Bongo Mongo

Standard

The beach was somewhat full, being a winter summer. Frankie Morris adjusted his instrument and gave it a few tuning taps.

“Everyone ready?” he asked, sitting down on the bench and getting comfortable.

Joseph Moose sat down next to him, gave a strum on his ukelele, and turned a few pegs. “Yeah,” he answered, “just give me a few moments.”

“How can you be ready if we have to wait a moment?” Gail Stevens said as he leaned against the lamp pole, tapping the valves and making sure the reed was adjusted properly; his wingtips were gently resting on the sand.

“Doesn’t matter, doesn’t matter!” Frankie said. “We’re only missing one more thing.”

The trio looked at each other and nodded. “The hat!”

Joseph took off his bowler, and placed it reverently on the ground at Frankie’s feet. “Alright, we’re now ready.”

Frankie nodded and started tapping out a rhythm on the left bongo, a deep heartbeat interspersed with a slightly higher beat. A few moments of the drumming and Moose strummed a catchy, bouncy tune. Then the final part: Gail put his sax to his lips and started to play a riff that played along with the moose’s strings. A few minutes of the playing and Frankie started to sing the chorus.

“How much is that doggie in the window,
The one with the waggly tail?
Oh how much is that doggie in the window,
I do hope that’s doggie for sale”

Moose continued,

“I must take a trip to California
And leave my poor sweetheart at home
If he had a dog he won’t be lonesome,
and the doggie would have a good home”

Frankie and Joseph harmonized with the chorus. By this time there was a crowd gathering.

Frankie went on,

“I read in the papers there are robbers (he thumped a drum a few times)
With flashlights that shine in the dark
My love needs a doggie to protect him
And scare them away with one bark”

Gail went with the next lines,

“I don’t want a bunny or a kitty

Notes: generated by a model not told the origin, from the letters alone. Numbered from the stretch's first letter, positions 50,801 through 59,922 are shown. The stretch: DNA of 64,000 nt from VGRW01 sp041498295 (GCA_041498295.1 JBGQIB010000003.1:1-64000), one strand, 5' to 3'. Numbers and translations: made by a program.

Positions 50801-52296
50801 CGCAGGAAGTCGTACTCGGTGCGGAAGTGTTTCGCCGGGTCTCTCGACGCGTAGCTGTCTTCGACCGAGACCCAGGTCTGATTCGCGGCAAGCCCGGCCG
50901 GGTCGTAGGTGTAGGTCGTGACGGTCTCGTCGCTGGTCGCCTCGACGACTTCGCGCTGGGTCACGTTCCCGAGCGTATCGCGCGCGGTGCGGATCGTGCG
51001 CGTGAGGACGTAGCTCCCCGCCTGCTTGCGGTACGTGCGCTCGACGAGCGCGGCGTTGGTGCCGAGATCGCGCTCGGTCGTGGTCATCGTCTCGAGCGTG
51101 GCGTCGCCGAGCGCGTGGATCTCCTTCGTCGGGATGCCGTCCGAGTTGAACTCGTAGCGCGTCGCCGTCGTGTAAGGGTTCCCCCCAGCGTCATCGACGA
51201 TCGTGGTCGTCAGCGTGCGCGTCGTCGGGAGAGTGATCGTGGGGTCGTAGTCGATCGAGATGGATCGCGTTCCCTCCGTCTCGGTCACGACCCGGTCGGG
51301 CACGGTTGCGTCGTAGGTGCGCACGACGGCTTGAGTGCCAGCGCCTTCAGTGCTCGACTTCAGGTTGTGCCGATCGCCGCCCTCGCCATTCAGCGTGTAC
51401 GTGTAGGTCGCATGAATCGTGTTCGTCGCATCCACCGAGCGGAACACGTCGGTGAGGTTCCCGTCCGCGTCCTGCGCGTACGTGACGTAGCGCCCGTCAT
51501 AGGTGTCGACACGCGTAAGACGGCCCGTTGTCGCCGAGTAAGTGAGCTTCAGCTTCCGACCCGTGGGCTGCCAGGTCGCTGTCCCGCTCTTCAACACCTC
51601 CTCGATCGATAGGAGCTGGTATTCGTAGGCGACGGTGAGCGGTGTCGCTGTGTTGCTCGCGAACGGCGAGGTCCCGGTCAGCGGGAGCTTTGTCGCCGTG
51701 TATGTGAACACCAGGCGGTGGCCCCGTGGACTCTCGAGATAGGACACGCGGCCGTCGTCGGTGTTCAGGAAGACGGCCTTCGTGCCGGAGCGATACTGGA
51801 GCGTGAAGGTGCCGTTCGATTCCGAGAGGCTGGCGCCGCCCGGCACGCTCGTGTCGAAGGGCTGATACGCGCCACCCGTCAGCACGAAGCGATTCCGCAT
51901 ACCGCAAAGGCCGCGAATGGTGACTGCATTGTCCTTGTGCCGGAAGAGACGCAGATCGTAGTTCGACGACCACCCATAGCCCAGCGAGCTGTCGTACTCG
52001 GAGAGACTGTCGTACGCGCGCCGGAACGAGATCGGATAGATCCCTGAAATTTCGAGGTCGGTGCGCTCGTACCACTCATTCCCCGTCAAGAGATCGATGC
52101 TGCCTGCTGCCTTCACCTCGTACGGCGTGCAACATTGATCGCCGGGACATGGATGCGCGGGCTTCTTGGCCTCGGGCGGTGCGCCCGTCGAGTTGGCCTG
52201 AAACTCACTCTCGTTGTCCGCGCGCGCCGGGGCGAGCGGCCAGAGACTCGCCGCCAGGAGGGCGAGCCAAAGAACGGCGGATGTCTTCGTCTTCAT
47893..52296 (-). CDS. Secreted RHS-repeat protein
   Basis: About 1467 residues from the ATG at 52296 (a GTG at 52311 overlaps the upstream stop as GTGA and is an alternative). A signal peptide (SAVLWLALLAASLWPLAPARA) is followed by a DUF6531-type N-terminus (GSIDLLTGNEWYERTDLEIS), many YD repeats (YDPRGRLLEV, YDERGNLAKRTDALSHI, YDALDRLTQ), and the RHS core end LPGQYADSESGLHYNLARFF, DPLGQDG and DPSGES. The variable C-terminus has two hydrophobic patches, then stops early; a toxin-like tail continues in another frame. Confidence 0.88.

I don’t want a parrot that talks
I don’t want a bowl of little fishies
He can’t take a goldfish for a walk”

All three finished off with the chorus while Frankie and Joseph finished off with riffs and thumps. When the song ended, the crowd cheered and people tossed coins and dollars into the hat.

“Thankyew, thankyew!” Frankie said, thumping his drums. “I hope you enjoyed that little ditty and we’ll have more on our way in a moment!”

Joseph waved to a few squealing fan girls and flexed a bit to tease them while Gail nodded gracefully to those taking photos.

Frankie grinned to himself as he got himself ready for the next song. Who would have thought that this would be a great idea? He nodded to Joseph and asked him, “Number three?”

“Why not six?” Gail asked. “We havn’t done that one in a while.” Joseph nodded in agreement.

“Alright, number six then.” The otter placed his paws on the bongos and struck out a slow beat. The sax wailed on a moment after that. Moose cleared his throat and sang in a melencholy tone.

“It’s a quarter to three
There’s no one in the place
Except you and me…”

About an hour later and several songs afterwards, the crowd was dispersed a bit, but the ones who stayed on cheered. Gaul took the overflowing hat and called out to the crowd, “We’re gonna take a moment’s break while we get something to wet our whistles with. A pleasure playing for all of you.” They waved to everyone while the rest of the folks went onwards.

Frankie glanced over at the hat with a practiced eye. “I would have to say about twenty dollars. I don’t know about coins though.”

“Easily counted, otter,” Gail said. He took the bills and sorted them into an even pile while Frankie and Joseph sorted the coins.

“Comes up to ten dollars,” the moose said.

“Hmph,” the griffin said, pulling out a leather sack from his sax case. He opened it, and the others put in the money. “That makes it, wait, don’t tell me…” He did some mental math. “Almost two hundred dollars?”

“I would say so,” Frankie said. “I’m thinking we might actually pull this off!”

The other two nodded as Gail put the bag back. “Howabout some lunch?”

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